The Limits Of Compassion

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We talked some last month about how violence happens in black communities, and the rather search for meaning. I don't think there's much meaning in this:

The Agape Community Center in Roseland has long been a sanctuary, a refuge for students who want to finish their homework, take Bible study courses or simply escape the chaotic streets in their Far South Side community.

But this place of refuge became the scene of a deadly melee Thursday when dozens of teenage boys converged in a vacant lot next to the community center, beating one another with fists, feet and 2-by-4s.

When it was all over, 16-year-old Derrion Albert lay on the gravel, his body dented and damaged from the pummeling. A youth worker at the center dragged Derrion's slight frame into the center, but it was too late. He died a short time later.

Witnesses and police said Friday that the Fenger High School junior was not a target but simply passed by the community center and was swept into the violent altercation. Walking from school, he fell victim to the violence plaguing some of Chicago's most dangerous neighborhoods.

The honor roll student known for his love of computers became the third Chicago teenager killed this month. At least seven more have been shot.

I am aware of all the socio-economic forces at work they make black communities more subject to violence. I'm in all for trying to ameliorate those forces. In the meantime, I'm all for doing whatever it takes to protect the rest of us--particularly young black kids--from hooliganism.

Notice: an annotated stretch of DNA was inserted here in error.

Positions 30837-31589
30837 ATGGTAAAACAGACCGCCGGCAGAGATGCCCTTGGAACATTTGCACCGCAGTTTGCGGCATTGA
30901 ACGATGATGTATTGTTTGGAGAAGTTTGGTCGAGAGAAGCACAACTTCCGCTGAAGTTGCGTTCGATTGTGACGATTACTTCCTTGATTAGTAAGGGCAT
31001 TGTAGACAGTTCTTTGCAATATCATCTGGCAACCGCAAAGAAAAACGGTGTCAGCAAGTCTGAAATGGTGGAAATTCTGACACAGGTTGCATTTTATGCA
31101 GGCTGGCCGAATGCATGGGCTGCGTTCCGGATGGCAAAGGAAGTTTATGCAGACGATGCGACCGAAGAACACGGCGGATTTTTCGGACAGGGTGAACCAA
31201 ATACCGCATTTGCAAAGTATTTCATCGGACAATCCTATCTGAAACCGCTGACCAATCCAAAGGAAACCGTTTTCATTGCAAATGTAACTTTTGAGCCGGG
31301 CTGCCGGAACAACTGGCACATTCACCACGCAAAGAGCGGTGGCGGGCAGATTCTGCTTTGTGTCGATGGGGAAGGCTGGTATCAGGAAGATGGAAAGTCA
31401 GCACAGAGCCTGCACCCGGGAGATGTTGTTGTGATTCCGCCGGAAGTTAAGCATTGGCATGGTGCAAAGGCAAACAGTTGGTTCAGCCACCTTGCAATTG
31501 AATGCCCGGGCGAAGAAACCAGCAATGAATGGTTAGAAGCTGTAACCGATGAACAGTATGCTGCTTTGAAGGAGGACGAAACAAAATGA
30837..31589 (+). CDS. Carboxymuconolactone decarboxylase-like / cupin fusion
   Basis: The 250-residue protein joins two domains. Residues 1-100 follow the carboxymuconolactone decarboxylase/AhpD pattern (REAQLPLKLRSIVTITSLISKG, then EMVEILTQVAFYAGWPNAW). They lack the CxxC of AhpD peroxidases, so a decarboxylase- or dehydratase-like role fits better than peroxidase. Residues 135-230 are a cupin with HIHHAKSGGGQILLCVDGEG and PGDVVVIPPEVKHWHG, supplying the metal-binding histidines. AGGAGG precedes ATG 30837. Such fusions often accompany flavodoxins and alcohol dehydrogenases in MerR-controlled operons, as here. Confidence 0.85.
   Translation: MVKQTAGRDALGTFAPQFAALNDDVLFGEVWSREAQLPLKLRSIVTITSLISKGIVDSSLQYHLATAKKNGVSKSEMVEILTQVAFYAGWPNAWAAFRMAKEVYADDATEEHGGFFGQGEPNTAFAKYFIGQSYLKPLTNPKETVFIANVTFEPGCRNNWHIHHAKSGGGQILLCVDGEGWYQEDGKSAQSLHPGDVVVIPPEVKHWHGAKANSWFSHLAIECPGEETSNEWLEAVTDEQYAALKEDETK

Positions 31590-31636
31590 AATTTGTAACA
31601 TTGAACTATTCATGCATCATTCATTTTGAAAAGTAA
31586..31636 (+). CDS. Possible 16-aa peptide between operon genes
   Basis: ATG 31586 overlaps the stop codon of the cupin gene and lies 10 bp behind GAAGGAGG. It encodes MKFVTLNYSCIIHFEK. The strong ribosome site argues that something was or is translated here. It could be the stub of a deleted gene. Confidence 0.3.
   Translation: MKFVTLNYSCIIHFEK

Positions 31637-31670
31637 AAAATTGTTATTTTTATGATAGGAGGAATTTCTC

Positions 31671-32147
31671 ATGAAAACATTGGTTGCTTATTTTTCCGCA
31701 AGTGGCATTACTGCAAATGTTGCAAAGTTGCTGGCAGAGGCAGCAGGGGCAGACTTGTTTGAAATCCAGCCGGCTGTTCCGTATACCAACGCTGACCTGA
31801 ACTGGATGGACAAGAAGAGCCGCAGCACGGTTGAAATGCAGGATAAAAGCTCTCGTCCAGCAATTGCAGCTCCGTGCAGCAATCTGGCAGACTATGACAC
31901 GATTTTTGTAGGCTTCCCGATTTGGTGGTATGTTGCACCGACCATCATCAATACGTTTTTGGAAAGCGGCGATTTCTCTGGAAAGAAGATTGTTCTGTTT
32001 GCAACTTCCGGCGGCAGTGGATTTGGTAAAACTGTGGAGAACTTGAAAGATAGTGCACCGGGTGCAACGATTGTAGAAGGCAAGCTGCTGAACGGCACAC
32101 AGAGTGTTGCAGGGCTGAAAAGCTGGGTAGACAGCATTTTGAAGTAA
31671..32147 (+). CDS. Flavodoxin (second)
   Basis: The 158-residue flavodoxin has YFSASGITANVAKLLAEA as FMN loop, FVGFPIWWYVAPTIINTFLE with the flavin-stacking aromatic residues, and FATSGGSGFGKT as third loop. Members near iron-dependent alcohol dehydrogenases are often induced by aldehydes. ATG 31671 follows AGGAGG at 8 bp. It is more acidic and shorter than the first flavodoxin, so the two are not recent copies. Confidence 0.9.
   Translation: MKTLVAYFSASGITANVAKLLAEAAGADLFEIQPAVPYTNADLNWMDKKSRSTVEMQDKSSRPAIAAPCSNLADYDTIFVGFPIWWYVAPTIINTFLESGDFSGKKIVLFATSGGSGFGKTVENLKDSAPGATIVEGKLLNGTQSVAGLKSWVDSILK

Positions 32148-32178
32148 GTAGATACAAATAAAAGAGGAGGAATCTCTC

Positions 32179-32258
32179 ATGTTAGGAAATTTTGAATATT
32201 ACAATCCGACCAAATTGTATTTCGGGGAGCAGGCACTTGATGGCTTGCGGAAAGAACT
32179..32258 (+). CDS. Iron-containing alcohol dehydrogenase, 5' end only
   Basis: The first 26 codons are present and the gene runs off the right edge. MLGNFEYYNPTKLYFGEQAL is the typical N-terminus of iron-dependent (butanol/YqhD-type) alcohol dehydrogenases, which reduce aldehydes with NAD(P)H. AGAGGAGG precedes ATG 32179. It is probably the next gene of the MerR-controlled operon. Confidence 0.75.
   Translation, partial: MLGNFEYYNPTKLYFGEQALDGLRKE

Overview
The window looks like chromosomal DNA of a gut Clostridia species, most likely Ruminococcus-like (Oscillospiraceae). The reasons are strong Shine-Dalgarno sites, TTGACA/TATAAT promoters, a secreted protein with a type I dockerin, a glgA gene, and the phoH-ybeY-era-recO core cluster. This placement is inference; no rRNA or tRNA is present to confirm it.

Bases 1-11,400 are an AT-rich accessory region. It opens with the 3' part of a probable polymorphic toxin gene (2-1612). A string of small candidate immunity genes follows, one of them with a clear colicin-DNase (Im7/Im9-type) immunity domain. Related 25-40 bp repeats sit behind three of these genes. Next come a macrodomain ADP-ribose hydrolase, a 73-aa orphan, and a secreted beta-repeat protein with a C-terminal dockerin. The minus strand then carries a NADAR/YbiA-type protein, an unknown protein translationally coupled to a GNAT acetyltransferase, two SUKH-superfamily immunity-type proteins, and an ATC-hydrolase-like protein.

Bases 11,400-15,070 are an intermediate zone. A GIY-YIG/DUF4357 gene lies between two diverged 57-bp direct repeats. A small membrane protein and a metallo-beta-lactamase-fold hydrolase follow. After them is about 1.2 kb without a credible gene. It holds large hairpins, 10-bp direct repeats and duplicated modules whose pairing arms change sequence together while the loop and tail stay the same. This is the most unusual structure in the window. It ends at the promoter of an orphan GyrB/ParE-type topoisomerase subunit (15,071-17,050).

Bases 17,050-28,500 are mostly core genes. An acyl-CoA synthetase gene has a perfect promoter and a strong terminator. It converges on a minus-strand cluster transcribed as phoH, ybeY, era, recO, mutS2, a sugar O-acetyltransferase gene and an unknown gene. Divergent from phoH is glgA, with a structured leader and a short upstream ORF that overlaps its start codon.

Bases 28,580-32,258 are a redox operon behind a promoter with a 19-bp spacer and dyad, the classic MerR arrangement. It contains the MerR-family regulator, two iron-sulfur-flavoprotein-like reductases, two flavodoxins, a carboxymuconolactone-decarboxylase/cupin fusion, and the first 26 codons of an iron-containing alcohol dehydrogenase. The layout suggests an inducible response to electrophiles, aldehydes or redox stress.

I can't ever say this enough--there's nothing inconsistent about trying to understand the broad societal forces, and still holding people responsible for individual action. Being black and poor sucks. But most poor black kids aren't out smacking innocent bystanders with 2x4s.

If all is as it appears for these kids who were arrested, then heaven help them, because we can not. Compassion--like all resources--has limits.  It's worth spending some time on what makes young boys do these sorts of things. It's worth at least as much time to try and protect young boys who are just trying to live right. I know from personal experience that there are more of the latter than the former. Don't ever forget that.

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Ta-Nehisi Coates is a national correspondent at The Atlantic, where he writes about culture, politics, and social issues. He is the author of the memoir The Beautiful Struggle.

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